Staunton, June 21 – What was not so long ago unthinkable is now happening: the Lenin Museum in Ulyanovsk (Simbirsk), the city of his birth, is now closed for renovations and will be reopened not as a museum dedicated to the memory of the Bolshevik leader and founder of the Soviet state but as museum about 20th century Russian history.
Three things make this event important. First, it is a clear sign that ever fewer Russians are interested in Lenin, however much the Soviet past may be making a comeback. Second, it is occurring in a “hybrid” fashion, that is, the museum isn’t being closed but “reformatted,” an approach used many places and intended to avoid controversy.
And third, despite that, the closure of the Lenin Museum in this case has led to the formation of an action group whose leaders say that they will work to reopen the Lenin Museum with its original purpose intact and with the exhibits only updated to reflect technological possibilities (forum-msk.org/material/region/15713393.html).
The decision to repurpose the museum appears to have been taken by local and regional authorities, not only because they had long promised to remodel the museum but also because the Soviet-era exhibits were no longer attracting the attention that they did, but the opponents of this move want to raise the issue to an all-Russia one.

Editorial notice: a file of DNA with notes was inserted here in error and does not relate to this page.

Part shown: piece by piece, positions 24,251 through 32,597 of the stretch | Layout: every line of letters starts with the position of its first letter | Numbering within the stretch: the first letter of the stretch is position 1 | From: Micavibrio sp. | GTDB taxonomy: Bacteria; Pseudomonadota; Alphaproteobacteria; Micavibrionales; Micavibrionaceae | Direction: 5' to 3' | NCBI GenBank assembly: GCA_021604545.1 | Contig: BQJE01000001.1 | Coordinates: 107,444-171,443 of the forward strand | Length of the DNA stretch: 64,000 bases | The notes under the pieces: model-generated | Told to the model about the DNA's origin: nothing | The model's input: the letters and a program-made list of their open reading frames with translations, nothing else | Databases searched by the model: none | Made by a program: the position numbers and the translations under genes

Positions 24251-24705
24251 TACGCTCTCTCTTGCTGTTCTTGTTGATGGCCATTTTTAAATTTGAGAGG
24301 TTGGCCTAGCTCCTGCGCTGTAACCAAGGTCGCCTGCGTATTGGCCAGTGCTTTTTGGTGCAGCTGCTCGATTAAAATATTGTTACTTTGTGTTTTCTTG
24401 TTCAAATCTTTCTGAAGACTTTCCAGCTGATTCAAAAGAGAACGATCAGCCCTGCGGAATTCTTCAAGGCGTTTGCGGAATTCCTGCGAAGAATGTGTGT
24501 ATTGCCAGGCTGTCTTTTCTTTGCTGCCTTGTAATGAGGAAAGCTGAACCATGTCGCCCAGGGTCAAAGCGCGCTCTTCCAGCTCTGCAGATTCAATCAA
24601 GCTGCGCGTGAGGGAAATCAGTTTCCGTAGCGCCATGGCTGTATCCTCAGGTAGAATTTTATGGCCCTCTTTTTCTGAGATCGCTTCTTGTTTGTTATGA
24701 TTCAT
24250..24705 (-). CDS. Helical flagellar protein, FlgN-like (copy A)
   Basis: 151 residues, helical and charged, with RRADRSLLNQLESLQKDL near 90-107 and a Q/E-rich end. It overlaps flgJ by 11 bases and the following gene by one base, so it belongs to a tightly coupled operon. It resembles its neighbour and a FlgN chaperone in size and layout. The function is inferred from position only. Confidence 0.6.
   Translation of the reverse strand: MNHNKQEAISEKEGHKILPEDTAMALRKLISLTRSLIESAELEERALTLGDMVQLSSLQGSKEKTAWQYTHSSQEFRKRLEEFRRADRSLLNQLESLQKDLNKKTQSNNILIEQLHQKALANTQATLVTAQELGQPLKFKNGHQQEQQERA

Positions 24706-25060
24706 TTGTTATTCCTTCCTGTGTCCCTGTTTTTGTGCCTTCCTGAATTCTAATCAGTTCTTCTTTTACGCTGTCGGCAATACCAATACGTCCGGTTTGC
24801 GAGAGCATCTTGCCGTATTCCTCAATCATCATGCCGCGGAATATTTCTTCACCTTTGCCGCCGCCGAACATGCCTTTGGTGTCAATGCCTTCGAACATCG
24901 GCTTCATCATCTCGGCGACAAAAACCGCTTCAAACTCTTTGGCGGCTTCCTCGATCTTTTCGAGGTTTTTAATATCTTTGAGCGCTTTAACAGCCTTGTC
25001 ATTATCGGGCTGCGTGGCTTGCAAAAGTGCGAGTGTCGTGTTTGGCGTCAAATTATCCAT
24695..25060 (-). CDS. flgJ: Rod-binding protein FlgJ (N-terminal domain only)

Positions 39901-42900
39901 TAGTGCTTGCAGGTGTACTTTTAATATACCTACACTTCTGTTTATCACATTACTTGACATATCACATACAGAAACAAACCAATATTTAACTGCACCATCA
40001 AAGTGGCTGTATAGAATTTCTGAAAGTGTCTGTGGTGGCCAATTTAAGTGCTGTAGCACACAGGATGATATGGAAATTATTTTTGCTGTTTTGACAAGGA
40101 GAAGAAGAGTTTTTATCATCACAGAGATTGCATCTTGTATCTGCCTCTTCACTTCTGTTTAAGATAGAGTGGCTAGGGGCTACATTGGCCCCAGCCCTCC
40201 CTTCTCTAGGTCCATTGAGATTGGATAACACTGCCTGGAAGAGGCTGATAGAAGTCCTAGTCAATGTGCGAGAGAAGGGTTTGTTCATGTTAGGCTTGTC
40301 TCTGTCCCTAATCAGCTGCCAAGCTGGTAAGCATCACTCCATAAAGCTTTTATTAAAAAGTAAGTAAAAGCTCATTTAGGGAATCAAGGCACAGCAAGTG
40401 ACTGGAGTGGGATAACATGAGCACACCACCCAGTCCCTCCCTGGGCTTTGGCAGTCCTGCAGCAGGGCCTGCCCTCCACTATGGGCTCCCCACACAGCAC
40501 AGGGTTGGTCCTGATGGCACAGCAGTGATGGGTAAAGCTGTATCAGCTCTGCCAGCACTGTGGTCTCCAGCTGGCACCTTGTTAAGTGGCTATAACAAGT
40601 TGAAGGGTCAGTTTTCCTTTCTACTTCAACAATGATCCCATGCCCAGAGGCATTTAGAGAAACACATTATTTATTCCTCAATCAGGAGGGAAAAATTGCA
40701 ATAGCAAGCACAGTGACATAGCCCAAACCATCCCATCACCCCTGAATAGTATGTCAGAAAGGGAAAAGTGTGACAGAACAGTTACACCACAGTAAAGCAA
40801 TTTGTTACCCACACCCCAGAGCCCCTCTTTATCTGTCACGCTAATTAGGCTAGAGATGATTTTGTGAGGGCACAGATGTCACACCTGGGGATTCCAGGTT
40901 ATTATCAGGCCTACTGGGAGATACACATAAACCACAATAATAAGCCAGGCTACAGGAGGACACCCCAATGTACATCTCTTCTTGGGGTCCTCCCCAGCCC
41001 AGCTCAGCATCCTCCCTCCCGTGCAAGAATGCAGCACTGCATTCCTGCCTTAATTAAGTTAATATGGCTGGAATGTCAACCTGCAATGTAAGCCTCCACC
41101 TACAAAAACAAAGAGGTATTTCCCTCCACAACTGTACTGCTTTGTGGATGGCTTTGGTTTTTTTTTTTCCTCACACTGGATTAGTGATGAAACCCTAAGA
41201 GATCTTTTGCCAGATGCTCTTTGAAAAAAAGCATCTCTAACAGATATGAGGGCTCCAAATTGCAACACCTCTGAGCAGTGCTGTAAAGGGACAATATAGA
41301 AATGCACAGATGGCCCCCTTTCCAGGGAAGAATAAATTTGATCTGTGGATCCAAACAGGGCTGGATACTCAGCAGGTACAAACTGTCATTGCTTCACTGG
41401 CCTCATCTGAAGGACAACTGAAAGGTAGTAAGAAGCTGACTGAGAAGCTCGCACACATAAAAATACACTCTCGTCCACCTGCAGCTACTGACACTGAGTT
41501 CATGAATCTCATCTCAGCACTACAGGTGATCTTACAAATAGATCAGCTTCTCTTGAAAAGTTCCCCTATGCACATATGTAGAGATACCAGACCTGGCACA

Whether they will be able to do so remains to be seen, but both the fact that the decision was taken locally and that the opposition to this move sees no possibility of reversing it there and consequently is turning to Moscow is yet another example of the way in which regional policies and politics and all-Russian one are inextricably interconnected.
And it is an indication of something else: those who can’t achieve their goals in Moscow, at least not yet, may have a very much better chance of doing so locally and regionally than many in the center or the analytic community assume, another development far more important than the closing of yet another monument to Lenin.